From the American Hotel & Lodging Association (AH&LA):
Under a U.S. Department of Labor rule, which went into effect May 5, 2011, employers must comply with specific procedures if they seek to claim a tip credit for wages paid to employees who receive tips in addition to a cash wage.
How it Works
Every employee for whom a tip credit is applied as part of his or her wages, must be notified of the following:
- The cash wage being paid to him/her, which must be at least $2.13 an hour (or higher depending on state law)
- The tip credit amount, which may not be greater than the difference between the minimum wage and the cash wage or the actual amount of tips received by the employee up to $5.12 per hour (or less depending on state law)
- All tips must be retained by the employee, except in the case of a valid tip-pooling arrangement
- The credit will not apply to any employee who has not been informed of this information
Although the rule states that employers do not necessarily need to provide this information in writing, it strongly advises employers to do so in case they are called upon to prove they have complied.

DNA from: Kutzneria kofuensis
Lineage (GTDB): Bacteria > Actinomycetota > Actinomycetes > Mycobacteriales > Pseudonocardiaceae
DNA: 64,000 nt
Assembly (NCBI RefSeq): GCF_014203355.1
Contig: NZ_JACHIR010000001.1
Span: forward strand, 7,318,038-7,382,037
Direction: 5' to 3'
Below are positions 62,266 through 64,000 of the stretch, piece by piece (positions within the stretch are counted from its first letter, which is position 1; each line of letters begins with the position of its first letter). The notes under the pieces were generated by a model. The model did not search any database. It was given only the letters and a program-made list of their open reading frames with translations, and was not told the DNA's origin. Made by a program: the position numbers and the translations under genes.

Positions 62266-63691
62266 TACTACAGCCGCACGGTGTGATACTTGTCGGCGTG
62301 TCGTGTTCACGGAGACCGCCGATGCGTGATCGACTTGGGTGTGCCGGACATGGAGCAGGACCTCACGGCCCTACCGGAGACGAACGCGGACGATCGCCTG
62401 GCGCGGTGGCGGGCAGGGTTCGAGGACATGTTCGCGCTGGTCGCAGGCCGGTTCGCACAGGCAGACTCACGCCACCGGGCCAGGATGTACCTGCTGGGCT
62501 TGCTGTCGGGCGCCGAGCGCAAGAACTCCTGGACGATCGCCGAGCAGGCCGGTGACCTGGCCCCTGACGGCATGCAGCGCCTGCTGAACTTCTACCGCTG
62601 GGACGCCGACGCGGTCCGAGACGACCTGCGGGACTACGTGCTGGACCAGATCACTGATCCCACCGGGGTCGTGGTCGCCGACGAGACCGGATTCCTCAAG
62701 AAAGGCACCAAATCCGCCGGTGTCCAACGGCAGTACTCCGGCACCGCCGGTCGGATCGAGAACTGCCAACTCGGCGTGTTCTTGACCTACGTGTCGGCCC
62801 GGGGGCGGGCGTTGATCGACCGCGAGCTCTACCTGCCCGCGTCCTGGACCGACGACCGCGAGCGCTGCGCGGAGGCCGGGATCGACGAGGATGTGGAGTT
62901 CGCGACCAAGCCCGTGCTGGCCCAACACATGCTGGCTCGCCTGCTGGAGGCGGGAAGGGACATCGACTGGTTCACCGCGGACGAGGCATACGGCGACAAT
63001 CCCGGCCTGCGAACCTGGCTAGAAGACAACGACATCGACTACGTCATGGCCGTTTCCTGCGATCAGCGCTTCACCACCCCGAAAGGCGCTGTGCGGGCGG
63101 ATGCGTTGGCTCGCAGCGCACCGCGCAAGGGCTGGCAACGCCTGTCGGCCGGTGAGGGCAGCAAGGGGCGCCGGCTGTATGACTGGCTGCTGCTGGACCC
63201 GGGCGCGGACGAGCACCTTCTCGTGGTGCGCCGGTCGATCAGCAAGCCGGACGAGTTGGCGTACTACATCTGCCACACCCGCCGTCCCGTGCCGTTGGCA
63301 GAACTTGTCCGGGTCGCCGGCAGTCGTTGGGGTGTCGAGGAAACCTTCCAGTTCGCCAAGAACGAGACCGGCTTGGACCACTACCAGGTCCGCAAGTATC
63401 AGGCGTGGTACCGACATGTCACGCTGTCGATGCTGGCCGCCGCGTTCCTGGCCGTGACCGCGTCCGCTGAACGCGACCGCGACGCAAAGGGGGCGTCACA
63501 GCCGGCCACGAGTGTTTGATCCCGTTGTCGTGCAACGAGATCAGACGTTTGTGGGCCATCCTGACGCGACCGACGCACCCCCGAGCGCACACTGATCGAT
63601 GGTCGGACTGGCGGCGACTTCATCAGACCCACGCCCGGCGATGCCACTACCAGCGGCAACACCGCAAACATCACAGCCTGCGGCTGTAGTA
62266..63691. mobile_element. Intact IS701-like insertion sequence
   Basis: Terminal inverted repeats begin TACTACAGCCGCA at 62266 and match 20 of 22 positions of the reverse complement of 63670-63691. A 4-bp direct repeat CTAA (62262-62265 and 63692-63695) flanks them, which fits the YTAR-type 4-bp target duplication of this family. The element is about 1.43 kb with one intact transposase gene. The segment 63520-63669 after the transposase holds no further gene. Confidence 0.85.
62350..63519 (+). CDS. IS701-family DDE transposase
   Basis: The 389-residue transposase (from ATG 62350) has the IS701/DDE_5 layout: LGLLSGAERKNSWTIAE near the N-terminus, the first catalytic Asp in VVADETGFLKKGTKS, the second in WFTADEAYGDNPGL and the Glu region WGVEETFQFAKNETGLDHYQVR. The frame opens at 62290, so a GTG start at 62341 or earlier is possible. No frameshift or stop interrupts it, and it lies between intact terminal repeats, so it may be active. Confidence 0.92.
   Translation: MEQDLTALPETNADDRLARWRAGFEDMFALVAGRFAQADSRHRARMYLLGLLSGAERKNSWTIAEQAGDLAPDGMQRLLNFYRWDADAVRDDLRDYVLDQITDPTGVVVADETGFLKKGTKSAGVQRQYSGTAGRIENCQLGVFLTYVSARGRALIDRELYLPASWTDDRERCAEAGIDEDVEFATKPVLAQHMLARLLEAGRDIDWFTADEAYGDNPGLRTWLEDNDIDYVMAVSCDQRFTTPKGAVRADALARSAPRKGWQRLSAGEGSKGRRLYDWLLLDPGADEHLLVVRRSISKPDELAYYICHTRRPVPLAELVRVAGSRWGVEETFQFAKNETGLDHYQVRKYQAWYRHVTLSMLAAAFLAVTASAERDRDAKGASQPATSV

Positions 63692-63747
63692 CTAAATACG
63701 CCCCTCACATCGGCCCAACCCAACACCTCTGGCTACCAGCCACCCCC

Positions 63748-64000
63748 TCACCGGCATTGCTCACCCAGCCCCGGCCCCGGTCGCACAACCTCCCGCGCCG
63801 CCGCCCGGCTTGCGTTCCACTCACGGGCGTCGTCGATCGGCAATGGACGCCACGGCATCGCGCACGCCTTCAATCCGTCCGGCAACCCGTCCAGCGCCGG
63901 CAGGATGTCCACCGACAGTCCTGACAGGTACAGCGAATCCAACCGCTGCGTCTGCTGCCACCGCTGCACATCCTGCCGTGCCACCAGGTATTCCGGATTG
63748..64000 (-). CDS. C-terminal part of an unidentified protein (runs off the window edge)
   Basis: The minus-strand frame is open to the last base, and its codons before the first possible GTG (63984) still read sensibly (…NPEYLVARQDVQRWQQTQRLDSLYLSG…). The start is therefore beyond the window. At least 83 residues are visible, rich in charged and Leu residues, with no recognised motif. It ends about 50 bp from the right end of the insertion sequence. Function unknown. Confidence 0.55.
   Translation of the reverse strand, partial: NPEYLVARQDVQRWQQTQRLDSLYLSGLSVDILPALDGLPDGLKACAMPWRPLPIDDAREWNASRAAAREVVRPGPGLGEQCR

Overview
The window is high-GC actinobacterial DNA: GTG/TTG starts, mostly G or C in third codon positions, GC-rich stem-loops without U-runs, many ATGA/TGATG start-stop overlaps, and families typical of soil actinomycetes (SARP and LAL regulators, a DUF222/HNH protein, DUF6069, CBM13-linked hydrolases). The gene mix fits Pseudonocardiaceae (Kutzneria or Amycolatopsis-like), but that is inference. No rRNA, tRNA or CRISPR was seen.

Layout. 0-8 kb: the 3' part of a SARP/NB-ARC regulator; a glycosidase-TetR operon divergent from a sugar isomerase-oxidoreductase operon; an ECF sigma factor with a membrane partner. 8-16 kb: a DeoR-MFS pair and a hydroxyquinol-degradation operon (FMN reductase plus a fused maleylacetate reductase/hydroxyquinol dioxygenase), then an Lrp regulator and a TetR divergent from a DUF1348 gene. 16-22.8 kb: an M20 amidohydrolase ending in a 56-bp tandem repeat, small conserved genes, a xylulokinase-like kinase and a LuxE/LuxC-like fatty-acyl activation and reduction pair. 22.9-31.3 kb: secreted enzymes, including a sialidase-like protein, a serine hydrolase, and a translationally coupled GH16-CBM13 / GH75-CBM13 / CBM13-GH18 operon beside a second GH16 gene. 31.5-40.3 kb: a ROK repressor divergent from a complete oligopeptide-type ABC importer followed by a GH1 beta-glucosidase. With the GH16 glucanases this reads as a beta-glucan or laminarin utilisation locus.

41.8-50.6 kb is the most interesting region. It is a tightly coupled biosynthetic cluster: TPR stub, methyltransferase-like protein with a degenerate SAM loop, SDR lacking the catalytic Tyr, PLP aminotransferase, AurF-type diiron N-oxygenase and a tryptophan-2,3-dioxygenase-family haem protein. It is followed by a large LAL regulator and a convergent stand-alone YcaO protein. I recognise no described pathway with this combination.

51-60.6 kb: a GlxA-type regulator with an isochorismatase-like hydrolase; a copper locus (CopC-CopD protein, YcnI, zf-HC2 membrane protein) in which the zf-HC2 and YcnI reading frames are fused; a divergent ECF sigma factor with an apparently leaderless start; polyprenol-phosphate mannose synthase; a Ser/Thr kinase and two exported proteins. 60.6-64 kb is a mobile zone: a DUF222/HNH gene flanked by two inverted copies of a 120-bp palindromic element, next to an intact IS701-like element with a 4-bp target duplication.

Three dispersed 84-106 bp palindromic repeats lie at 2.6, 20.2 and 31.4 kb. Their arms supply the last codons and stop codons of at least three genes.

Questions? The Department of Labor has produced a fact sheet on the new rules.
Employers must also comply with state laws that apply to tipped employees in addition to federal laws. Wages for tipped employees in specific states can be found here.
UPDATE: Fischer & Phillips LLP has posted an article in their laborlawyers.com blog regarding interpretations of the new Tip Credit requirements, including general principles, informing employees of the law’s provisions, no limits on tip pooling amounts, the chances for increased scrutiny of tipped-employee pay practices and additional Department of Labor news. Read the article here.